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Nutsukpo DK, Jalloh A, Zougmoré R, Nelson GC, Thomas TS. 2013. Ghana. In: Jalloh A, Nelson GC, Thomas TS, Zougmoré R, Roy-Macauley H, eds. West African agriculture and climate change: a comprehensive analysis. Washington, DC: International Food Policy Research Institute (IFPRI).
Permanent link to this item: http://hdl.handle.net/10568/52022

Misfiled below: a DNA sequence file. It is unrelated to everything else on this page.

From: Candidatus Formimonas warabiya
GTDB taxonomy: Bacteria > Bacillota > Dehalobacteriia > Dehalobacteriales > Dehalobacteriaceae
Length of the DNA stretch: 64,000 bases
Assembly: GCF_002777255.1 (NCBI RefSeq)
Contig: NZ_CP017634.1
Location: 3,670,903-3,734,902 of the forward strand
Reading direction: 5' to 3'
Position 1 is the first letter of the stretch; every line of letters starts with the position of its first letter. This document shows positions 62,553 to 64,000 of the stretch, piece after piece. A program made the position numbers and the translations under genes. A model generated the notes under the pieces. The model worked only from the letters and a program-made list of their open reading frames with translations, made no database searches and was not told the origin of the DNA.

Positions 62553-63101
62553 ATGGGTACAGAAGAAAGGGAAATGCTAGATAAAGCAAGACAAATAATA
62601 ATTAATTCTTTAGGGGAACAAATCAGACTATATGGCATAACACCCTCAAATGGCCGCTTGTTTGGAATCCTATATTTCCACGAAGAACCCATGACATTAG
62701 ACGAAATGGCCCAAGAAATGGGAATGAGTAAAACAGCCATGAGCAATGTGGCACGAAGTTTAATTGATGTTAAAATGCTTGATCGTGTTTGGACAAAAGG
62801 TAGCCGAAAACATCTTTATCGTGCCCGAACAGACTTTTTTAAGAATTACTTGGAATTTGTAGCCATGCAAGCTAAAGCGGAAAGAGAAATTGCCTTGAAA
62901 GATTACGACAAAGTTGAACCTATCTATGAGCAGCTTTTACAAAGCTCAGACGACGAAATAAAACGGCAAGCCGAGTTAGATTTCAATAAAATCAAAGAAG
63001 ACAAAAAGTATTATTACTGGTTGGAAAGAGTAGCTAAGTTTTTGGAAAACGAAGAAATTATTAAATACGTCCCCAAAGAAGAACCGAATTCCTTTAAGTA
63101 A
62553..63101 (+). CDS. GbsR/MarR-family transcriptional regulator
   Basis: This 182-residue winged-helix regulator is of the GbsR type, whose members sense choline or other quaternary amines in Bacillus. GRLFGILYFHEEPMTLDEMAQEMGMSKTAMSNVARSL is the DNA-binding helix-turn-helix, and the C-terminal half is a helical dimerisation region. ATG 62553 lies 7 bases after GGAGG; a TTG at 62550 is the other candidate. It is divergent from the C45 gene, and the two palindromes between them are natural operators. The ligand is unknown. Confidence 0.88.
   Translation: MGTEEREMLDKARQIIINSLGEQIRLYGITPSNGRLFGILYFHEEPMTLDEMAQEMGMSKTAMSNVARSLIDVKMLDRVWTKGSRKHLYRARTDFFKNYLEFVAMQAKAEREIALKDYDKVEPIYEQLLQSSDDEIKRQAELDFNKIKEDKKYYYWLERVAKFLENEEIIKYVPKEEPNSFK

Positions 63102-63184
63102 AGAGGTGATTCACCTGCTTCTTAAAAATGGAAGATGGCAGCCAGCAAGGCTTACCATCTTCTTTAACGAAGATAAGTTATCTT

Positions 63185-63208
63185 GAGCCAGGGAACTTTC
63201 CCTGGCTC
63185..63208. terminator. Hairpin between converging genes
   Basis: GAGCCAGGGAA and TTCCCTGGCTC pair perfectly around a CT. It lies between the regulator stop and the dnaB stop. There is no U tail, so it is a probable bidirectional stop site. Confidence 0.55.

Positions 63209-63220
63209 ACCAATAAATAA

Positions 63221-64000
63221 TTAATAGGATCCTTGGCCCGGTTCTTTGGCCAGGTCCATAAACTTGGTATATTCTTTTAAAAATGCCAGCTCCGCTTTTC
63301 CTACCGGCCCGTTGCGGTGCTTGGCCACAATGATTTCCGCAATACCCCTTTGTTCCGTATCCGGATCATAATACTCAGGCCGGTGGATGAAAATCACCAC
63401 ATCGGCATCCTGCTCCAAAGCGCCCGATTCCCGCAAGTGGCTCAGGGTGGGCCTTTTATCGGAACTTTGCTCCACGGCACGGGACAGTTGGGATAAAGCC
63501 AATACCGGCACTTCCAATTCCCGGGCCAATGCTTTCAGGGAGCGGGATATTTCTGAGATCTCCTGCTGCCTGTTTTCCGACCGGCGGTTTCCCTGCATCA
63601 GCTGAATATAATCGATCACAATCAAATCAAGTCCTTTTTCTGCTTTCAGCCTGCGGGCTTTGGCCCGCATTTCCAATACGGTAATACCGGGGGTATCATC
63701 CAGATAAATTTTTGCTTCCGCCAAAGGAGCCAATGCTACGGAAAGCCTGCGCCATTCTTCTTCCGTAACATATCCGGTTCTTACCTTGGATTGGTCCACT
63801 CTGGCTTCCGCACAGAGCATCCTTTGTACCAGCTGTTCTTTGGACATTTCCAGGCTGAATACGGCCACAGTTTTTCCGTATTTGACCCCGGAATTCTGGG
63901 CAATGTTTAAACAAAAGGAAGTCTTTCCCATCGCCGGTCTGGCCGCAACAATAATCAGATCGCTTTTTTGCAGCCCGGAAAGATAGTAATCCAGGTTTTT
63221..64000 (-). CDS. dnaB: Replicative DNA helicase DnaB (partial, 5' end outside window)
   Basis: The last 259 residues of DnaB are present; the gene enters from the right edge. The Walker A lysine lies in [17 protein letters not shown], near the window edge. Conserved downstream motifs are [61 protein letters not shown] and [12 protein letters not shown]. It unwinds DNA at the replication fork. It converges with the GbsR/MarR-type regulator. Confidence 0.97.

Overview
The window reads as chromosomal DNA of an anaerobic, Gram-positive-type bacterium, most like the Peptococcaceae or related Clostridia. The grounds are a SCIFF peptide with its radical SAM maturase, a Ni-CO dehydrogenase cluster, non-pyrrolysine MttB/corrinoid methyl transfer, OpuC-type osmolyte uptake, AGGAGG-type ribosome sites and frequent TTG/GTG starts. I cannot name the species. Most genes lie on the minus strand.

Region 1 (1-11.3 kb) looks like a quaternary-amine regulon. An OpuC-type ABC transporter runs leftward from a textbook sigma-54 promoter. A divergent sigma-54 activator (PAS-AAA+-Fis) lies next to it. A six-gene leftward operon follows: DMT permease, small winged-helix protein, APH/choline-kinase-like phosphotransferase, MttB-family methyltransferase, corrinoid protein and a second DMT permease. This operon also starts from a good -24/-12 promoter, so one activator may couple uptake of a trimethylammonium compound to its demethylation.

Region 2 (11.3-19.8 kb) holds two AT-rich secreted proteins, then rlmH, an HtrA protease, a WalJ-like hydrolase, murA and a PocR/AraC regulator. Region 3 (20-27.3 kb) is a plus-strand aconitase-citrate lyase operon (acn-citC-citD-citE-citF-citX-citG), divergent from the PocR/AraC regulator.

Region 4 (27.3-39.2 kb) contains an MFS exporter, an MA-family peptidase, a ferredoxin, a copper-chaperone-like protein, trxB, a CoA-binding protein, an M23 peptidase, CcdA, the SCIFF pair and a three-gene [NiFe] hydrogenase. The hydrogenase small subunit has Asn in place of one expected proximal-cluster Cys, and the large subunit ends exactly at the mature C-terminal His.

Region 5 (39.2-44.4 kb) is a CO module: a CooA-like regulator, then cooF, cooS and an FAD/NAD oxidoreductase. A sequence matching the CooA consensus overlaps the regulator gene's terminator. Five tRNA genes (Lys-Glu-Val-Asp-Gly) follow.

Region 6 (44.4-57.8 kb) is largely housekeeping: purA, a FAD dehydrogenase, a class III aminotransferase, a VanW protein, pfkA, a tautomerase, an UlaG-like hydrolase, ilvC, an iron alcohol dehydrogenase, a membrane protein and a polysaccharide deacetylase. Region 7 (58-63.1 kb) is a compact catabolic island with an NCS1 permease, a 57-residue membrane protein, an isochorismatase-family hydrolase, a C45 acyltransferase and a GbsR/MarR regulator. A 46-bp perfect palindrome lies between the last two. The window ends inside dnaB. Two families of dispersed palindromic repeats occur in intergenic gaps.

Including inland water bodies, Ghana covers 238,539 square kilometers and is located on the south central coast of West Africa. The country shares bor¬ders in the east with Togo, in the north with Burkina Faso, and in the west with Côte d’Ivoire. The topography of Ghana is mainly undulating, with most slopes less than 5 percent and many not exceeding 1 percent. The topography of the high rainforest is, however, mainly strongly rolling. The uplifted edges of the Voltarian basin give rise to narrow plateaus between 300 and 600 meters in elevation (Boateng 1998). Moving from the rainforest zone in the south to the Sahara Desert in the north, rainfall generally decreases and temperature increases. Rainfall is the most important climatic factor influencing vegetation in Ghana. The wettest area is in the extreme southwest, where the rainfall is over 2,000 millimeters per year. In the extreme north, the annual rainfall is less than 1,100 millimeters. The driest area is at the southeastern coastal tip, where the rainfall is about 750 millimeters. Much of the rain falls in intense storms of short duration, especially at the beginning of the season, resulting in heavy runoff and erosion. The annual mean relative humidity is about 80 percent in the south and 44 percent in the north (Dickson and Benneh 1988). The mean monthly temperature for the entire country is 25°C. Although temperatures are uniformly moderate, there are important variations over different parts of the country, reflecting altitude and distance from the sea.